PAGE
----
PloS one 2017 08 1112(8) e0181875 doi 10.1371/journal.pone.0181875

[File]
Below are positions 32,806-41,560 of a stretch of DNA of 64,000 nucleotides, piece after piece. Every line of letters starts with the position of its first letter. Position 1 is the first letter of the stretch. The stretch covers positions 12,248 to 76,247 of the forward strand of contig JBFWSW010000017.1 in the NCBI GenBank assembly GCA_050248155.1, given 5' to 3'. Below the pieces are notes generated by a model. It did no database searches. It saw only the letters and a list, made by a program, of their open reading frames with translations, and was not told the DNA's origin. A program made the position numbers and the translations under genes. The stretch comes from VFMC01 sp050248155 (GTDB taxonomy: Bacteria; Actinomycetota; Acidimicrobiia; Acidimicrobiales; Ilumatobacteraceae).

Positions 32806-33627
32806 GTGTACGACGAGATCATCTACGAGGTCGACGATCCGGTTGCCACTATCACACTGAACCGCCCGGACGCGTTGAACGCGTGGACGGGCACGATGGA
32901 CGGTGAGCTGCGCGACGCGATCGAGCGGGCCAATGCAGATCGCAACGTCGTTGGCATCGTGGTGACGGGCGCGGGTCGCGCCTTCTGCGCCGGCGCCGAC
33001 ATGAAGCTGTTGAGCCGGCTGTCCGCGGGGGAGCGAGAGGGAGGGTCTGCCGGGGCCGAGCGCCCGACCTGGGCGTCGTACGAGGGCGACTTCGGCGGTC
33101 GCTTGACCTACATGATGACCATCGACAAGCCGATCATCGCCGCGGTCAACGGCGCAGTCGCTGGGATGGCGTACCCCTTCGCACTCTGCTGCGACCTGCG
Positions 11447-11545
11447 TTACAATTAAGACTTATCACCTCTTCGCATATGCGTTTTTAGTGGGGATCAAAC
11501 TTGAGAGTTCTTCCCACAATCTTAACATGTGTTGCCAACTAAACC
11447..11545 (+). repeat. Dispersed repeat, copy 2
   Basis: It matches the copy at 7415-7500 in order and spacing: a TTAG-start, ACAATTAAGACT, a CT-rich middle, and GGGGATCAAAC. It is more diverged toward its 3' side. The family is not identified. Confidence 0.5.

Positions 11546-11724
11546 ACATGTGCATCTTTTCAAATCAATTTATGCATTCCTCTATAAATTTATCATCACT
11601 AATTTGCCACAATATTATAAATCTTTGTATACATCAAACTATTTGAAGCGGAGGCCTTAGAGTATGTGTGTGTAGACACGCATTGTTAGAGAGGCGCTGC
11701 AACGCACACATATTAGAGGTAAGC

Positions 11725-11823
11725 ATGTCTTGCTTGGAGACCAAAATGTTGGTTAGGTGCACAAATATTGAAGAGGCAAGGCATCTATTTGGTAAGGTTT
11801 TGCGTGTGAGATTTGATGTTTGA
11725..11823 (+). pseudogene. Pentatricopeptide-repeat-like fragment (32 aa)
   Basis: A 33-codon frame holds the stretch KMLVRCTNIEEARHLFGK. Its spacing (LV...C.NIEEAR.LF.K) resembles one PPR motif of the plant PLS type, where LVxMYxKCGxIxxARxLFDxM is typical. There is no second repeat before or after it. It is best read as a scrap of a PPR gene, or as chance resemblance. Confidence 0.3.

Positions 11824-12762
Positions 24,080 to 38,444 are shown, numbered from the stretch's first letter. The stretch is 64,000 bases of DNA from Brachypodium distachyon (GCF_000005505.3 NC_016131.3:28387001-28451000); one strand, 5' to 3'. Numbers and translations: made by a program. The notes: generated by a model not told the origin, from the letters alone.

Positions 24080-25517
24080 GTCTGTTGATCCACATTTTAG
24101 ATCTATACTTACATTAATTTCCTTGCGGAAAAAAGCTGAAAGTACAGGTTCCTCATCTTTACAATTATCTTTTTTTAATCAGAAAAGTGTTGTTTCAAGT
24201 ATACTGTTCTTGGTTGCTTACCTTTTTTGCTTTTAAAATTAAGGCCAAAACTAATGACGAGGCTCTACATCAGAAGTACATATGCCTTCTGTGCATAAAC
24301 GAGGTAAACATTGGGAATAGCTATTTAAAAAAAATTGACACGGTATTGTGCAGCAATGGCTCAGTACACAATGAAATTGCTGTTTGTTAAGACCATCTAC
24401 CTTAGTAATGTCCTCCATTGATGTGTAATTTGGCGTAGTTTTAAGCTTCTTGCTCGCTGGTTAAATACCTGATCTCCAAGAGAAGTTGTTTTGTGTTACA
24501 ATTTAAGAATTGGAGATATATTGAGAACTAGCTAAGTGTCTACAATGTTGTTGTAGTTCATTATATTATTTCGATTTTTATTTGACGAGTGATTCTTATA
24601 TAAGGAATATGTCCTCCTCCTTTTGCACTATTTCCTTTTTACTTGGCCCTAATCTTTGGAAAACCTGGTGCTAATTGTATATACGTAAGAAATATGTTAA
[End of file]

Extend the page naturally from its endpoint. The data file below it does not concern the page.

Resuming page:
Many drugs used for non-cardiovascular and cardiovascular purposes, such as sotalol, have the side effect of prolonging cardiac repolarization, which can trigger life-threatening cardiac arrhythmias by inhibiting the potassium-channel IKr (KCNH2). On the electrocardiogram (ECG), IKr inhibition induces an increase in QTc and Tpeak-Tend (TpTe) interval and a decrease of T wave maximal amplitude (TAmp). These changes vary markedly between subjects, suggesting the existence of predisposing genetic factors. 990 healthy individuals, prospectively challenged with an oral 80mg sotalol dose, were monitored for changes in ventricular repolarization on ECG between baseline and 3 hours post dosing. QTc and TpTe increased by 5.5±3.5% and 15±19.6%, respectively, and TAmp decreased by 13.2±15.5%. A principal-component analysis derived from the latter ECG changes was performed. A random subsample of 489 individuals were subjected to a genome-wide-association analysis where 8,306,856 imputed single nucleotide polymorphisms (SNPs) were tested for association with QTc, TpTe and TAmp modulations, as well their derived principal-components, to search for common genetic variants associated with sotalol-induced IKr inhibition. None of the studied SNPs reached the statistical threshold for genome-wide significance. This study supports the lack of common variants with larger effect sizes than one would expect based on previous ECG genome-wide-association studies.
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